FAIRFIELD COUNTY residents accustomed to using LaGuardia, Kennedy or Newark airports are being asked to consider an alternative that most probably thought made no sense: Bradley International Airport in Windsor Locks, about 20 minutes north of Hartford.
Beginning this month commuters tuning into their radios in Bridgeport, New Haven and Danbury during morning and afternoon rush hours will hear commercials boasting Bradley's ''hassle-free'' access. Buses will also feature advertisements meant to entice residents along the shoreline and in other southern and western Connecticut towns into giving the state's largest airport a try.
''We want to be sure the folks in Fairfield County are aware of the services we have at Bradley. It's an easy-access airport,'' said Robert F. Juliano, the head of the State Department of Transportation's bureau of aviation and ports. ''A lot of people in Fairfield County really don't realize how large the airport is, the frequency of flights and the number of airlines servicing Bradley.''
The push to increase passenger traffic from the southern part of the state arrives amid what is turning into a record year for air travel at the nearly 50-year-old airport. After posting its busiest year ever in 1995, with more than 5.1 million passengers, Bradley has recorded a 7.4 percent increase in passenger traffic this year.
Cargo traffic has increased by better than a third over last year, airport officials said, and it is expected to continue to grow with the inauguration in August of three 747 international flights a week to Manchester, England, and Luxembourg. Each flight can carry up to 100 tons of freight, and Mr. Juliano said most flights are running about 90 percent full, primarily with imports and exports of electronic components.
''People are discovering us. We're halfway between New York and Boston. Rather than fly into both airports, companies can cut their expenses by flying straight into Bradley,'' said Andre J. Libert, Bradley's director of marketing and development. Earlier this year, Continental Airlines introduced daily nonstop service to Houston, United Airlines added nonstop service to Denver, and American Airlines offered nonstop service to Dallas. The airport also has daily nonstop flights to Puerto Rico and on to other Caribbean islands. A spokesman for USAir, the busiest airline at Bradley, said coast-to-coast-service from Hartford was unlikely until demand grew enough to fill a jetliner. Despite the lack of nonstop service to the West Coast and no regularly scheduled international flights (except to Canada), promoters of Bradley are betting that other conveniences, including less highway traffic, no tolls and cheaper parking fees, will lure many travelers away from New York.
The distance between Bridgeport and John F. Kennedy International Airport, for example, is the same as between Bridgeport and Bradley: 65 miles. Danbury is a closer to J.F.K. (66 miles) but not by much (70 miles to Bradley). Greenwich and Stamford obviously are closer to Kennedy and LaGuardia, but state airport officials said there's always a good chance travelers will encounter more rush hour traffic and congestion heading into New York, particularly at the Whitestone and Throgs Neck bridges.
Estimated time to get from Bridgeport to Bradley or Bridgeport to New York is the same, 1 hour and 15 minutes, barring traffic slow-ups. Without traffic, it takes motorists one hour to get from Danbury to New York airports; 1 hour and 15 minutes to get to Bradley.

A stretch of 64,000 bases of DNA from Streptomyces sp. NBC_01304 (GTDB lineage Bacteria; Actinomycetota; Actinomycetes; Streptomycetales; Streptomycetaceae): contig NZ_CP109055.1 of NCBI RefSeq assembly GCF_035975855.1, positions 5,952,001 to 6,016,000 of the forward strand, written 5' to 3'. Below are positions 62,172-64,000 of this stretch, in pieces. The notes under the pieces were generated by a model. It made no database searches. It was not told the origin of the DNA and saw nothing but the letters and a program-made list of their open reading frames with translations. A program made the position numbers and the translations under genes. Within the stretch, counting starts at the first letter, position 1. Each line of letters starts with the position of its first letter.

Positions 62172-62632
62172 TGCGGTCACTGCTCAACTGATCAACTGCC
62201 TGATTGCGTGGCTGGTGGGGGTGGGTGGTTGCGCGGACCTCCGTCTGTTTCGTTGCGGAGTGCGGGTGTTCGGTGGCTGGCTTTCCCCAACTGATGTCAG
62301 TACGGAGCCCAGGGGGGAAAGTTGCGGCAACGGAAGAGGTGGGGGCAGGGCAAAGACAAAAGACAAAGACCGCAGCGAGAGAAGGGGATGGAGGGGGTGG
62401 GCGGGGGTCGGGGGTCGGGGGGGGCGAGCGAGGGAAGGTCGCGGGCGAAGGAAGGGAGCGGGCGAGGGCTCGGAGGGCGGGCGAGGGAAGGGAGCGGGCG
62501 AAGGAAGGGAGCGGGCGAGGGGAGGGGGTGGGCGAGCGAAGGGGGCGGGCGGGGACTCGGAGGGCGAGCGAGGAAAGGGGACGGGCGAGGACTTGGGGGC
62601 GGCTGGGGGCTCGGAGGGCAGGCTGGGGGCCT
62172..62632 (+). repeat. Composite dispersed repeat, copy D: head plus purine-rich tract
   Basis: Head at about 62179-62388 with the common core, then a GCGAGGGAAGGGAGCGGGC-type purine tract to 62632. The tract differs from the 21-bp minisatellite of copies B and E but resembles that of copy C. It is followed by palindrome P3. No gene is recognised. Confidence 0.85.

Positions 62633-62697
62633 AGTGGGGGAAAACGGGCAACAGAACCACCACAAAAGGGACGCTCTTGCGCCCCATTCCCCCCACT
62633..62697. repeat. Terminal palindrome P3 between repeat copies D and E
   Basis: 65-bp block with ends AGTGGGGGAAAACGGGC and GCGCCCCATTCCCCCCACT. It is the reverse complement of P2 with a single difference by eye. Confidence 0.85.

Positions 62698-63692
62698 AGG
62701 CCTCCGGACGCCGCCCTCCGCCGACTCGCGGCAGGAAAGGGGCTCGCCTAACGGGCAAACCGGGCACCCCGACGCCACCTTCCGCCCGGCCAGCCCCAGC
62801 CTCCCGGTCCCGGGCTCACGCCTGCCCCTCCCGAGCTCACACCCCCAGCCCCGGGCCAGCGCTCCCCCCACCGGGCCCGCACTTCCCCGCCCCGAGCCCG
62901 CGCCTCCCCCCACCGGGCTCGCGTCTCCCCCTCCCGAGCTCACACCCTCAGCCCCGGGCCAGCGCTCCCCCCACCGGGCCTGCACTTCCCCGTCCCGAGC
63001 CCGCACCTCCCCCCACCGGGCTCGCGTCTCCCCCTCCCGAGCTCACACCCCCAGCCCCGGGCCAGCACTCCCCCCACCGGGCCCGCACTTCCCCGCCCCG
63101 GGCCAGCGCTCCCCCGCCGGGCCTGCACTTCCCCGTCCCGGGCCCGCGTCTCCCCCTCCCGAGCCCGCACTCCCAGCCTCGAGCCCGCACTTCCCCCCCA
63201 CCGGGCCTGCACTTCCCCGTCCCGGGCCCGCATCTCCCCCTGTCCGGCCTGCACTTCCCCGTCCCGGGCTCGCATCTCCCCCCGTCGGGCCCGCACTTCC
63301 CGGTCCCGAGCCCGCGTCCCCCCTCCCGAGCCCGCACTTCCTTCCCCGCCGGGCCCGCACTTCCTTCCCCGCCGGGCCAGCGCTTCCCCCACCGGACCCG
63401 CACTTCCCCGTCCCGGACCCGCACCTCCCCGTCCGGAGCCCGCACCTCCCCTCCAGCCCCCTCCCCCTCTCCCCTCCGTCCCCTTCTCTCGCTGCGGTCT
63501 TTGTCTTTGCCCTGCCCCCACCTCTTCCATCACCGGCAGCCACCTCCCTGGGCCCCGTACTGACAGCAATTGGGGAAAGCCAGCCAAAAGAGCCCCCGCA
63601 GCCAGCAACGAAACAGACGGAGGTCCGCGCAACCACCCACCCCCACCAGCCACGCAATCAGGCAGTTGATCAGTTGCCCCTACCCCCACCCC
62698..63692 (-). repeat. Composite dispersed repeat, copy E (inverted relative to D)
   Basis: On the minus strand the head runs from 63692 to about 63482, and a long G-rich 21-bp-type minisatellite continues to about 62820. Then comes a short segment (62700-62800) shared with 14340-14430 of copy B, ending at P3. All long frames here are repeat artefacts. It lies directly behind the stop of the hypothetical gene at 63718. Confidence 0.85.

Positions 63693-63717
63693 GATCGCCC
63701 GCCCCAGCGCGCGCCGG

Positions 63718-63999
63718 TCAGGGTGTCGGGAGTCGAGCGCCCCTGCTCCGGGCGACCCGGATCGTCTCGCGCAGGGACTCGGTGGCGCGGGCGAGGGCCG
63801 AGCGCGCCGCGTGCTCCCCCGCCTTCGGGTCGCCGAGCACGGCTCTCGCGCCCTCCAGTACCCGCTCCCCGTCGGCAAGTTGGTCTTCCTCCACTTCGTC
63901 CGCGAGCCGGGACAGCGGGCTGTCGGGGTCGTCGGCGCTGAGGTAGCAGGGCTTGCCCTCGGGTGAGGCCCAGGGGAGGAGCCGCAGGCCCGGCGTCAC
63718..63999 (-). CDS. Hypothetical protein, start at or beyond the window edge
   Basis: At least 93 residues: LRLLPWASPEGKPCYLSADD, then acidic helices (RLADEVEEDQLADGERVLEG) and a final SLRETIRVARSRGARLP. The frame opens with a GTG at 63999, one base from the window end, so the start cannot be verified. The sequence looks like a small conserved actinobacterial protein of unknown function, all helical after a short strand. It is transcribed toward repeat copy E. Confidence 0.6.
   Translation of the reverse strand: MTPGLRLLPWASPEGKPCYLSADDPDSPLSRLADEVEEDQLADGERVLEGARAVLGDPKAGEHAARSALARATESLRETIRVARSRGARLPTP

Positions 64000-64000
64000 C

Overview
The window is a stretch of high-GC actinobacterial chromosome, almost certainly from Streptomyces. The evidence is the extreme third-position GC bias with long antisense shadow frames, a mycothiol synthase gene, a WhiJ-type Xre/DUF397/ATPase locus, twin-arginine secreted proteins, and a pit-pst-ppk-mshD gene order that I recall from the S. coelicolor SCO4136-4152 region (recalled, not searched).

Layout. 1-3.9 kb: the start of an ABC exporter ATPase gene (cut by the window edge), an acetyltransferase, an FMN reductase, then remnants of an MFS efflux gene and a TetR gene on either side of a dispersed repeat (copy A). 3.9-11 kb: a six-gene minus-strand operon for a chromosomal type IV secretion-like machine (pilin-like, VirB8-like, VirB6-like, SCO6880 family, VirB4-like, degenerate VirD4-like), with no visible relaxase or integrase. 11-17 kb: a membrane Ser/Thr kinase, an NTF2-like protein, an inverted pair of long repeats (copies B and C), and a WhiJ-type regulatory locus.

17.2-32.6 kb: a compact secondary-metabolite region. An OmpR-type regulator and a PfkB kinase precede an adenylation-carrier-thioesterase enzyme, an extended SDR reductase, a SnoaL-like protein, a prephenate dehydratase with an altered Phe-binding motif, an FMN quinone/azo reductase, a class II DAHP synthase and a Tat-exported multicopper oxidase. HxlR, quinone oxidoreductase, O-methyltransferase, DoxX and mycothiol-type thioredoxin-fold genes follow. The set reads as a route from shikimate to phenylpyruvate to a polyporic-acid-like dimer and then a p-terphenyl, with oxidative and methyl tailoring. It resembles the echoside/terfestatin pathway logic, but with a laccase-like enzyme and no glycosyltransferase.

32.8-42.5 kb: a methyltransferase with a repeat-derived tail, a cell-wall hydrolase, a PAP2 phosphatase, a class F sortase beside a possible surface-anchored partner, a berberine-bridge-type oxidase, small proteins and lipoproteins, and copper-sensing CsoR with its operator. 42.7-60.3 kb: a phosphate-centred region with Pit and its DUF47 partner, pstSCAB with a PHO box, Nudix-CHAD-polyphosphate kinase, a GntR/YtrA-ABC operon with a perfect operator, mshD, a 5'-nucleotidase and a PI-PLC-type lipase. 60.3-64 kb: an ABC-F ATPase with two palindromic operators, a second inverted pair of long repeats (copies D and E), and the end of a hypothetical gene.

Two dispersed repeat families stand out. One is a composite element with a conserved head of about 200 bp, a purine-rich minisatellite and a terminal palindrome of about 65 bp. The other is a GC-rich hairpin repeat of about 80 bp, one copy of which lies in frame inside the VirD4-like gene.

Bradley officials acknowledge that Fairfield County residents are inclined to think of New York first, in part because of their perception that ''bigger is better,'' said Mr. Libert. ''However, many people do not realize that Bradley is the second largest airport in New England'' -- after Boston's Logan International.''
To try to change perceptions, airport officials have hired the Hartford advertising and public relations firm of O'Neal & Prelle, at a cost of about $170,000 to reach the more than 700,000 Fairfield County adults. The campaign is also targeting about 200,000 adults in New London County and about 600,000 in Worcester County, Mass. In all, Connecticut transportation officials estimate that close to 2 million passengers from Connecticut fly from one of five airports other than Bradley, including Stewart International Airport near Newburgh, N.Y., and Westchester County Airport.
Over the past decade, said Mr. Juliano, the head of operations, Bradley has more than doubled the number of flights that depart and arrive daily, to 275. And he said that when other airports, including those in New York and Boston are closed during winter storms or because of fog, Bradley often is the only Northeast airport open, a result of its location inland, and because its fewer runways are faster to clean.
Last winter, for example, a record 115 inches of snow fell at Bradley (the state average is 47 inches), but the airport was only closed for 28 hours, ''and 12 of those hours were during the Blizzard of '96,'' recalled Mr. Juliano. ''We were the last to close and the first to open.''
Airport officials also hired a Washington, D.C., international air service consultant, Campbell Aviation Group, to explore ways to add trans-Atlantic passenger service to Bradley. Although charter flights regularly use the airport, and the Concorde is often diverted to Bradley because of headwinds, there are no regularly scheduled overseas flights.
Mr. Juliano said the airport would like to see international service from Bradley. A recent survey showed that Connecticut ranked in the top five states on a per capita basis for United States passports issued, and the presumption is that most of those airbound residents are flying from Kennedy or Newark. LaGuardia is restricted to flights of no more than 1,500 miles, to encourage domestic service. Bradley, however, has no such restrictions.